Weighting stocks by these factors means that the fund lean heavily towards the technology part of the index and the top 10 holdings represent more than 34% of the fund’s holdings. A Spend rate of 0.18% makes this fund more expensive than SPY, IVV or VOO.

7. Best for mid-cap balances: Invesco S&P 500 Equal Weight ETF (RSP)

Based on the S&P 500 Equal Weight Index, RSP invests 90% of its assets in securities that are included in the equal weight index. The fund and index are rebalanced quarterly and often tilt towards mid-cap stocks.

The fund is diversified (from the largest to the smallest) as follows:

  • HE
  • Industrial
  • Health care
  • Finance
  • Consumer Discretionary
  • Basic consumption
  • Real estate
  • Utilities
  • Materials
  • Communication Services
  • Energy

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The Standard and Poor’s 500 is an index of the 500 largest companies in the United States by market capitalization traded on the New York Stock Exchange (NYSE) and NASDAQ. Formed in 1923, the first iteration was known as the “Composite Index” and tracked only a handful of stocks.

In 1957, the number was multiplied to 500 and the index was renamed S&P 500. The index has a different ticker symbol depending on the listing, but the most common are $SPX, ^GSPC And INX.

Today, 505 different companies make up the index. S&P 500 stocks are float-cap weighted, which means they are ranked by the total number of shares available for public trading. Stocks must meet 3 specific criteria to be included in the S&P 500:

  1. Market capitalization of over $6.1 billion.
  2. Dollar value of at least $1.
  3. Monthly trading volume of at least 250,000 shares.

Without the S&P 500, ETFs might never have existed. In 1993, State Street Global Advisors in Boston designed a new type of investment product. The new security would be a basket of stocks similar to a mutual fund but traded on an exchange during the day like the stocks that made it up. This first exchange-traded fund tracked the S&P 500, trading under the symbol SPY, and still does so today.

Benefits of Investing in S&P 500 ETFs

ETFs that track the S&P 500 have a number of advantages for investors, including:

  • Exposure to a wider range of actions than indexes like the Dow Jones Industrial Average.
  • Not as tech-heavy than the NASDAQ Composite.
  • S&P 500 ETFs often feature some of the lowest expense ratios in industry.
  • ETFs are more tax-efficient than mutual funds.

Disadvantages of Investing in S&P 500 ETFs

There are a few downsides to consider. It is an investment, after all, so you can’t completely avoid the risk.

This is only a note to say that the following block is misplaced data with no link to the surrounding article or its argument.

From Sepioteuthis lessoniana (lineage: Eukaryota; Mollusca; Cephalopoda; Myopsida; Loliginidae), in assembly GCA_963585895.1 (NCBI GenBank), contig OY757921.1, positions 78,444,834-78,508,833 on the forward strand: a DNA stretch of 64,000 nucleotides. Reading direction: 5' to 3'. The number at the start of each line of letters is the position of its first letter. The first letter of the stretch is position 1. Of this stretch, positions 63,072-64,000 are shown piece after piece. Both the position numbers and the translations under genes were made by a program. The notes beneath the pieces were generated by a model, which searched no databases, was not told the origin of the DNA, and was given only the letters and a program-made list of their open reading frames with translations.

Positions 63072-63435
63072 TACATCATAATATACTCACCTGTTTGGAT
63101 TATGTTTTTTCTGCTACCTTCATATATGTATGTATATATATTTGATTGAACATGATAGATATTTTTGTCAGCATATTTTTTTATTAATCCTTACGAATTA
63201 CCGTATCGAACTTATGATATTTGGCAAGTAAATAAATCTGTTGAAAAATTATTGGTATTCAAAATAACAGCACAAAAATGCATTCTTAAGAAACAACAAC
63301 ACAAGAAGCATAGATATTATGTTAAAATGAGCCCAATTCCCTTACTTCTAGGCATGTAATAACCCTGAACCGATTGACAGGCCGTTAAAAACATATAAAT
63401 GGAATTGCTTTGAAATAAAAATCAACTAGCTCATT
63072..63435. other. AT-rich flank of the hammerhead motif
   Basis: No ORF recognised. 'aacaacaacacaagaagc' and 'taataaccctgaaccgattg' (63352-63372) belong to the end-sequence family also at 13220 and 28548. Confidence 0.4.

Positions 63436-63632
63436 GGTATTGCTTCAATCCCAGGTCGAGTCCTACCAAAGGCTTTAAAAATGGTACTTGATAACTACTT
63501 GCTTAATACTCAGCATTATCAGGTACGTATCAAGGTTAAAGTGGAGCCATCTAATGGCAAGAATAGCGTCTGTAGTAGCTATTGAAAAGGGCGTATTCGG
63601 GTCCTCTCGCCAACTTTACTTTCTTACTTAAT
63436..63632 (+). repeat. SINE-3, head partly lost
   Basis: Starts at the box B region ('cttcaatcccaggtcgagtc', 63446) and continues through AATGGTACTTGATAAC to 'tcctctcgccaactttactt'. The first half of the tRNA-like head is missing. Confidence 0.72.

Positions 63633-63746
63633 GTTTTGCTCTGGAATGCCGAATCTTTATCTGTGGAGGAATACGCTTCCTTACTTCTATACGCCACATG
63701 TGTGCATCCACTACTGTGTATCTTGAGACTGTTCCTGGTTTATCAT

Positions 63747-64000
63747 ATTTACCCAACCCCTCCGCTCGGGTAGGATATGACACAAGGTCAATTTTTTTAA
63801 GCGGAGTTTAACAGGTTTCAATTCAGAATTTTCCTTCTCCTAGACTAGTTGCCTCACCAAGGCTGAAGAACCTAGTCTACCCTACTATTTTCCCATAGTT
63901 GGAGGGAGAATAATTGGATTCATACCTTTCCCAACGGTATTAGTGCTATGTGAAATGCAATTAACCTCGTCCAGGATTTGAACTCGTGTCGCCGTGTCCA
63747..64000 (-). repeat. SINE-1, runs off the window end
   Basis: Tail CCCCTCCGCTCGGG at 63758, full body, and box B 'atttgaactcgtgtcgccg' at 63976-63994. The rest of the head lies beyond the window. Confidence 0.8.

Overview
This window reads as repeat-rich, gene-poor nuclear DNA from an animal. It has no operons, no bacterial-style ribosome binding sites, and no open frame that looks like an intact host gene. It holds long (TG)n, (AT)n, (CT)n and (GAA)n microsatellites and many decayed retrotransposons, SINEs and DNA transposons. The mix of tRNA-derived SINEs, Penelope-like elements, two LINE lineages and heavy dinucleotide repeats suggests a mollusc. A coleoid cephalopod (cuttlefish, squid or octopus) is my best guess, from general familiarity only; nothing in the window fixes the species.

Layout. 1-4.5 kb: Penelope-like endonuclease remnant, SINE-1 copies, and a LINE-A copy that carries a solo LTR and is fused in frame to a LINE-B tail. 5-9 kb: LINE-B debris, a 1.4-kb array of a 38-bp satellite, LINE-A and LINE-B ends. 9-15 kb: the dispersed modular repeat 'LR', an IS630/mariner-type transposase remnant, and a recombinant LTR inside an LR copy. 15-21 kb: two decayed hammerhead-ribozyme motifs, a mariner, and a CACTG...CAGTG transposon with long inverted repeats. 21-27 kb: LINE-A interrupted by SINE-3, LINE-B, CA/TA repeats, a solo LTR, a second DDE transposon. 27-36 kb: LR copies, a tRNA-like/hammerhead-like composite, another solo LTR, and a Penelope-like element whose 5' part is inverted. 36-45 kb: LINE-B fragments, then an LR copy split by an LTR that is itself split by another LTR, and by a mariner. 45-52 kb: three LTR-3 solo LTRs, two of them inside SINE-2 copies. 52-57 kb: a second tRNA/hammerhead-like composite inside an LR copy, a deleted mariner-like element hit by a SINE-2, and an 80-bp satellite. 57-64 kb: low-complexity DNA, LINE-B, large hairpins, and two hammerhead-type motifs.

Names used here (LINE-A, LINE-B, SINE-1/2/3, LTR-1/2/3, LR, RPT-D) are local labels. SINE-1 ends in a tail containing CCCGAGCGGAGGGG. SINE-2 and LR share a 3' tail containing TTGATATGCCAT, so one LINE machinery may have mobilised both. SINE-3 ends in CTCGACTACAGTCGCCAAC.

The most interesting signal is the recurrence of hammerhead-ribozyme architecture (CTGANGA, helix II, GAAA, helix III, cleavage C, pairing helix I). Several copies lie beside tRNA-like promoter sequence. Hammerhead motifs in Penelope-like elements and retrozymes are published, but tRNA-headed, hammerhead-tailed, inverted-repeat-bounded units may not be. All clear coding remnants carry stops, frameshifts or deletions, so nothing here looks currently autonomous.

• ETFs are less risky due to diversification, but gains will rarely exceed average market returns.
  • You must consider short term capital gains tax consequences.
  • Float-cap weighting means smaller companies often ignore ETFs.

What to look for in S&P 500 ETFs

Investors have no shortage of options when it comes to S&P 500 ETFs. Many funds make their own changes to stock allocation or selection, but the best ones keep it simple. Here’s what to look for when choosing an ETF:

  1. Availablity: Is this ETF widely available at most brokerages? How much trading volume occurs over an average 10-day period? You don’t want to buy an ETF that you’ll be stuck with if things go wrong, so make sure the one you buy has sufficient trading volume.
  2. Low fees: Since we are looking for funds that track an index, look for ones that keep fees to a minimum. After all, there’s no fund manager to pay when you buy ETFs.
  3. Closely follows the benchmark: Choose an S&P 500 ETF that In fact tracks the S&P 500. Each fund has its own special sauce, but you don’t want to stray too far from the benchmark.

Choose the best ETF for your portfolio

S&P 500 ETFs are a great way for investors to build a foundation for a long-term stock portfolio. ETFs that track the index have modest expense ratios, high liquidity, and are less risky than picking stocks yourself. Investors looking to build retirement savings should start with one of the ETFs on this list.

Frequently Asked Questions


Are there any risks with an ETF?


ETFs are subject to market risk. They are bought and sold to reflect real-time changes in stock market prices.


ETFs buy and sell stocks that track the value of the average they track, such as the Russell 2000. They trade on national exchanges at prevailing market prices.


Where can I find a list of ETFs to invest in?


You can find a great list of ETFs in the list above.


Not all news on the site expresses the point of view of the site, but we transmit this news automatically and translate it through programmatic technology on the site and not from a human editor.